You'll need to install a library to make Arduino IDE support the sensor. This library includes helpers for the module and sample code for you to jumpstart your project.
For ESP32 based systems, we're currently supporting Arduino core. Please make sure you've installed the following:
ESP32 Hardware libraries for the Arduino IDE.
Python for the compilation of Arduino projects.
Drivers for your host device, e.g., USB Virtual Serial Port driver.
Please download the library archive from https://github.com/Turta-io/Modular
Then, copy its contents to your Arduino Libraries folder.
You can find the Arduino Libraries folder inside your Arduino sketch directory. It is generally located inside the My Documents folder.
The library comes with included samples. There is no need to download additional files for the examples.
The hardware, its drivers and the sample code are open source. You can use them under the terms of the MIT license. Please feel free to customize and prototype them for your projects.
Turta_BuzzerButton_Module library is responsible for configuring interrupt and PWM pins, reading button state and generating a frequency for the piezo sounder.
To use the library on Arduino IDE, add the following #include statement to the top of your sketch.
Then, create an instance of the Turta_BuzzerButton_Module class.
Now you're ready to access the library by calling the bb instance.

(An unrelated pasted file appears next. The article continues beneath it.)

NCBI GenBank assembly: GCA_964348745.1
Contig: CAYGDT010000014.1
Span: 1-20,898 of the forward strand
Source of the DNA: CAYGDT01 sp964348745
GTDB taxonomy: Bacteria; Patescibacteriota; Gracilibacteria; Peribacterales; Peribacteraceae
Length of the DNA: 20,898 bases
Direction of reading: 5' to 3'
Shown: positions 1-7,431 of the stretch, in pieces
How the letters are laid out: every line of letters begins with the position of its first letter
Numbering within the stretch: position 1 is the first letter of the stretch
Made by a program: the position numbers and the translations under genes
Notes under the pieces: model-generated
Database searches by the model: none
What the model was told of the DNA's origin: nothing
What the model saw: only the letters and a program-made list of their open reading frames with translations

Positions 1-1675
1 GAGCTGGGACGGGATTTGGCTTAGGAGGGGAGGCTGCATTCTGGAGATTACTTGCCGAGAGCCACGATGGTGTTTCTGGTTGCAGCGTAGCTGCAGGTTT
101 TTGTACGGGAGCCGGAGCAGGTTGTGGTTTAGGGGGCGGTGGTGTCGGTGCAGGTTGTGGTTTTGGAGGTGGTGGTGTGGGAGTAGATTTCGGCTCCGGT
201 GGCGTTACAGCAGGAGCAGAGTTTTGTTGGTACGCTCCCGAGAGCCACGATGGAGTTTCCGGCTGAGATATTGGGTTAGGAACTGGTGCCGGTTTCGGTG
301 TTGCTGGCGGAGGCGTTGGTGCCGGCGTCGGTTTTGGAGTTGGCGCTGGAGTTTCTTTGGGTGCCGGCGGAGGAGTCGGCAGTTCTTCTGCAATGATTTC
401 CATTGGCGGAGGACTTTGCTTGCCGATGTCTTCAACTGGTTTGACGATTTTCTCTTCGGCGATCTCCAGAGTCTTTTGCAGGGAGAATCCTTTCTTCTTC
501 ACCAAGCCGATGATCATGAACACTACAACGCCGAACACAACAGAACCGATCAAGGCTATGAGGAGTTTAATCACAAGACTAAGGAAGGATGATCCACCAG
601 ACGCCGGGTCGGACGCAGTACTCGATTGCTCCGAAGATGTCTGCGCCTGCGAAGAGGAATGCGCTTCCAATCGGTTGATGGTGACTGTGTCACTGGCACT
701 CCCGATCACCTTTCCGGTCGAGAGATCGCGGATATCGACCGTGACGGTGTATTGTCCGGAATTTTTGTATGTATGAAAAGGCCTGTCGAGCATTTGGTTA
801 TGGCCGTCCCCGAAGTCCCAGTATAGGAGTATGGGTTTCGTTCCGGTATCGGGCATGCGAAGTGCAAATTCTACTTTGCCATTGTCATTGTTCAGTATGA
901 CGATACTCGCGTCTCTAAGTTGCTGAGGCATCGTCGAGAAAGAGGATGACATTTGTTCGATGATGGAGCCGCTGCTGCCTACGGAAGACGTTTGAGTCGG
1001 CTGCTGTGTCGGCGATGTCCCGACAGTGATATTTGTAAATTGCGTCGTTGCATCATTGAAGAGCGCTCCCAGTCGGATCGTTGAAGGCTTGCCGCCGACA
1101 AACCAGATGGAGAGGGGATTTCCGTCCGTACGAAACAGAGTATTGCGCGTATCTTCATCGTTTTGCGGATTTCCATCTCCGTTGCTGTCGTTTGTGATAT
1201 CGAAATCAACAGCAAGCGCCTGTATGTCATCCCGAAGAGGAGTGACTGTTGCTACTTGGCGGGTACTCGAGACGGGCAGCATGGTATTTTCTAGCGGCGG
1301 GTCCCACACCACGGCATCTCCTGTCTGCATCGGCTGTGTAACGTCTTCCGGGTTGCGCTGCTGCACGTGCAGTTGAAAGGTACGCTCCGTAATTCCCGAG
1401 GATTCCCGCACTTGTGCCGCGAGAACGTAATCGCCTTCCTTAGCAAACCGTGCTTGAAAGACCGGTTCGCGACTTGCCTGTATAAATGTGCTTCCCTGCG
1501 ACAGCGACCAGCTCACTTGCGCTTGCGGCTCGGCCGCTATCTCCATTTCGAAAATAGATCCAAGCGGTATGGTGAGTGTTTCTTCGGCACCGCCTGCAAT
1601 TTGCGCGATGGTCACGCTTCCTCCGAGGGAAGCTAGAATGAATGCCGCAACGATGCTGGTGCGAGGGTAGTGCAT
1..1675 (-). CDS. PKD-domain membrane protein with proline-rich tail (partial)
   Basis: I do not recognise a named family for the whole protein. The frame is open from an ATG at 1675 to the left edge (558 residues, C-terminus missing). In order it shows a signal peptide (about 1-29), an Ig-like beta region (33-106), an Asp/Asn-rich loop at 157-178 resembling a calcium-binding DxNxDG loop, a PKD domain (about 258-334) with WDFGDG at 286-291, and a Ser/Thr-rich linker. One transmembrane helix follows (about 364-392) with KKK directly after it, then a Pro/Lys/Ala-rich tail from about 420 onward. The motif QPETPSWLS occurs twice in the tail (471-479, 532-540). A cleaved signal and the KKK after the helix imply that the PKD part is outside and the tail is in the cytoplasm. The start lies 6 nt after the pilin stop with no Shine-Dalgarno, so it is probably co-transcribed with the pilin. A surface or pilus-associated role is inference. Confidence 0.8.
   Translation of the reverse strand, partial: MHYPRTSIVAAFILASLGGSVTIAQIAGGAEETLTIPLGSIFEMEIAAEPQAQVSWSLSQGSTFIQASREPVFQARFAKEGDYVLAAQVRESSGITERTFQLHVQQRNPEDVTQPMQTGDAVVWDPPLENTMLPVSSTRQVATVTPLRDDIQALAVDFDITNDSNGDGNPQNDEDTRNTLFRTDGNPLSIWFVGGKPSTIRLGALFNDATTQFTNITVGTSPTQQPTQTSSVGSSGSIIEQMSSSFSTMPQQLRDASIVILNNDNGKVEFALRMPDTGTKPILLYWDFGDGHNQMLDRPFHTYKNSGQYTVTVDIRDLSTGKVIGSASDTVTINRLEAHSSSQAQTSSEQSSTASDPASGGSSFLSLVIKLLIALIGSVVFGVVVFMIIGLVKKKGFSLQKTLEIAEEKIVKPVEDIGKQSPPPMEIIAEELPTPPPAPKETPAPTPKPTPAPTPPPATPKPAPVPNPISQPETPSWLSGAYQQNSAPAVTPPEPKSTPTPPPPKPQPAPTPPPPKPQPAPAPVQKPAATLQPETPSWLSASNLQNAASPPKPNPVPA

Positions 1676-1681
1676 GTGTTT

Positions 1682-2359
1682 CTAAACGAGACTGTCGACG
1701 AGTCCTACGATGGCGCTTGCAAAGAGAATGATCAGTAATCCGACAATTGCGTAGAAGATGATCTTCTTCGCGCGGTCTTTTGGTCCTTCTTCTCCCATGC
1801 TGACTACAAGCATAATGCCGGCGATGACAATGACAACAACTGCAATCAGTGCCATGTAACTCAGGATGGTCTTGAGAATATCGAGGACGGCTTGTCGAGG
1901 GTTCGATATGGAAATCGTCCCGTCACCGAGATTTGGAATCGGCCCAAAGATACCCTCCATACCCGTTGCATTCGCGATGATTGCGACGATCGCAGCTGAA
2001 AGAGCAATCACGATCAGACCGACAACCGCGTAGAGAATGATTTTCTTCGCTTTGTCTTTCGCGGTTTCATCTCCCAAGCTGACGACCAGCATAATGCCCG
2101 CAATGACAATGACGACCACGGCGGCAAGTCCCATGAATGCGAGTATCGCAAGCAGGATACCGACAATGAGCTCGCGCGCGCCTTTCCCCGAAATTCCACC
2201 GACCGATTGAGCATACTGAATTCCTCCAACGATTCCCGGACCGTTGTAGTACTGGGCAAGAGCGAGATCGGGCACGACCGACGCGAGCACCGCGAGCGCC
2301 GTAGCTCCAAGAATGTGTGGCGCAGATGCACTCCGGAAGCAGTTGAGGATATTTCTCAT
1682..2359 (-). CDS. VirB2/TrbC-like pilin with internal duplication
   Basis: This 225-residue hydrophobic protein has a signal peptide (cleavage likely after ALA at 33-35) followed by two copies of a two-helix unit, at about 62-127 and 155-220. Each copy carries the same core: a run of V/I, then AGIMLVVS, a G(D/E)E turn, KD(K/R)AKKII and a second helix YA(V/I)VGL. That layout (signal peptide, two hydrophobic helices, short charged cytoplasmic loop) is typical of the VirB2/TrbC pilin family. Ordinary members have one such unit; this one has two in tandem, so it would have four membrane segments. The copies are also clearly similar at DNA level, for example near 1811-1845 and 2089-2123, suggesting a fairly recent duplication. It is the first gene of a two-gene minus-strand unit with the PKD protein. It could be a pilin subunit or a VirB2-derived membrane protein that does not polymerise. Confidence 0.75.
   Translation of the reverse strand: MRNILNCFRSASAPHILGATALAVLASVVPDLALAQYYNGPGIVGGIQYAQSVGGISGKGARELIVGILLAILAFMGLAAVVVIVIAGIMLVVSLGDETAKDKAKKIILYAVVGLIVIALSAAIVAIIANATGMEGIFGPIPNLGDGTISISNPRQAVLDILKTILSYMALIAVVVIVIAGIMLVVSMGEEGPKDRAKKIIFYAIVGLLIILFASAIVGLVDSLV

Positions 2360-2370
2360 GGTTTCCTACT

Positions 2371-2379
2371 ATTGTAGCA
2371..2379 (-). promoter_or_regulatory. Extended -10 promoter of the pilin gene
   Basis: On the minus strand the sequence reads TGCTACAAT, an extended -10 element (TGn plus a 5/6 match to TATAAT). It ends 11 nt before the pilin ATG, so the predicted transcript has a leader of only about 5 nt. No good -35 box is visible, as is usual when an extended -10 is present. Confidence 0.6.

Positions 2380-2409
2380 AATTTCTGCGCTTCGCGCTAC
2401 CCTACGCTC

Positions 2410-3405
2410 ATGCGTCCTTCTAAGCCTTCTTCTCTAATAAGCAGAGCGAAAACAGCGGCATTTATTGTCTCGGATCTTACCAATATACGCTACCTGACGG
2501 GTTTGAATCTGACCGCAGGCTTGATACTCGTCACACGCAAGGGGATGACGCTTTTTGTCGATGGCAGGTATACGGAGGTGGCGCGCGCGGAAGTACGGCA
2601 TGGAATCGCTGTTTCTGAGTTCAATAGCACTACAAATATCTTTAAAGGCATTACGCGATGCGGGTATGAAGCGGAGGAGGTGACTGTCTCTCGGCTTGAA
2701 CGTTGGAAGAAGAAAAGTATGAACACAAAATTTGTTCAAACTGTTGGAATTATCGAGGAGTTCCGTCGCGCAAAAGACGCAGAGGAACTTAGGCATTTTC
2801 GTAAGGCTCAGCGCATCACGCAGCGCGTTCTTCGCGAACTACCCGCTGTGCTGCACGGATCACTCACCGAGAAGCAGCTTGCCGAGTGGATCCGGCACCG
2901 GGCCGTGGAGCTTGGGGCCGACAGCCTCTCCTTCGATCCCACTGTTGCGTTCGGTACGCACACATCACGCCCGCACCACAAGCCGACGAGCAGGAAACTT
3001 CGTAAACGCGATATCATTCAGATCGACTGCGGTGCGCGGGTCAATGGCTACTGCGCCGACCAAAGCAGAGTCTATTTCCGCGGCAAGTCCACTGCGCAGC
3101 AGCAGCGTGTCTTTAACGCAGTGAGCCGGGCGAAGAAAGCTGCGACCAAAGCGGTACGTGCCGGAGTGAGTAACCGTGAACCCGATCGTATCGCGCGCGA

To initialize the sensor, call the begin method.
This method configures the interrupt and PWM pins.
Returns the button pressed state.
Bool: Button state
Plays a tone on the buzzer.
void buzzerTone(int frequency, short dutyCycle)
Stops the tone.
Plays a tone on the buzzer for a duration.
void buzzerTonePeriod(int frequency, short dutyCycle, int durationMs)
You can open the example from Arduino IDE > File > Examples > Examples from Custom Libraries > Turta Buzzer Button Module. There is one example of this sensor.
If you're experiencing difficulties while working with your device, please try the following steps.
Problem: You're pressing the button, but the application does not recognize it. Cause: There are two press levels of the button. You probably stop pushing to it after the first level. Solution: Please push the button stronger.
Problem: The buzzer does not produce sound or produces incorrect tones. Cause: The PWM pin drives the buzzer uses PWM channel 15. You probably use this channel with another component. Solution: Please do not assign PWM channel 15 to any pin.